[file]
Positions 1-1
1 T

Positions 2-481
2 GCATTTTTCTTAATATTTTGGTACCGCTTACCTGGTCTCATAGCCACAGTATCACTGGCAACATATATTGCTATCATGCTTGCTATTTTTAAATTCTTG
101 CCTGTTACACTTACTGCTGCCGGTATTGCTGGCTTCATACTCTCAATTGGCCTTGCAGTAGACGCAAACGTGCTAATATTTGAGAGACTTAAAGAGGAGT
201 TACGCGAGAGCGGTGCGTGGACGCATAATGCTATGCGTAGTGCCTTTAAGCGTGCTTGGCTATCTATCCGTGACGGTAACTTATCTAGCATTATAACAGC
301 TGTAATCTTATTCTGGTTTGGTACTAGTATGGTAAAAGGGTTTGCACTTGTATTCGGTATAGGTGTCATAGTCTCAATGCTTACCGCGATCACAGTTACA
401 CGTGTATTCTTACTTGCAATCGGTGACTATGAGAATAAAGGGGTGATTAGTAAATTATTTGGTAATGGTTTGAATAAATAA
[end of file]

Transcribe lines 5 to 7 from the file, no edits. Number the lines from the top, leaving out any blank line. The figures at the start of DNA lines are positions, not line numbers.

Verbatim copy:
101 CCTGTTACACTTACTGCTGCCGGTATTGCTGGCTTCATACTCTCAATTGGCCTTGCAGTAGACGCAAACGTGCTAATATTTGAGAGACTTAAAGAGGAGT
201 TACGCGAGAGCGGTGCGTGGACGCATAATGCTATGCGTAGTGCCTTTAAGCGTGCTTGGCTATCTATCCGTGACGGTAACTTATCTAGCATTATAACAGC
301 TGTAATCTTATTCTGGTTTGGTACTAGTATGGTAAAAGGGTTTGCACTTGTATTCGGTATAGGTGTCATAGTCTCAATGCTTACCGCGATCACAGTTACA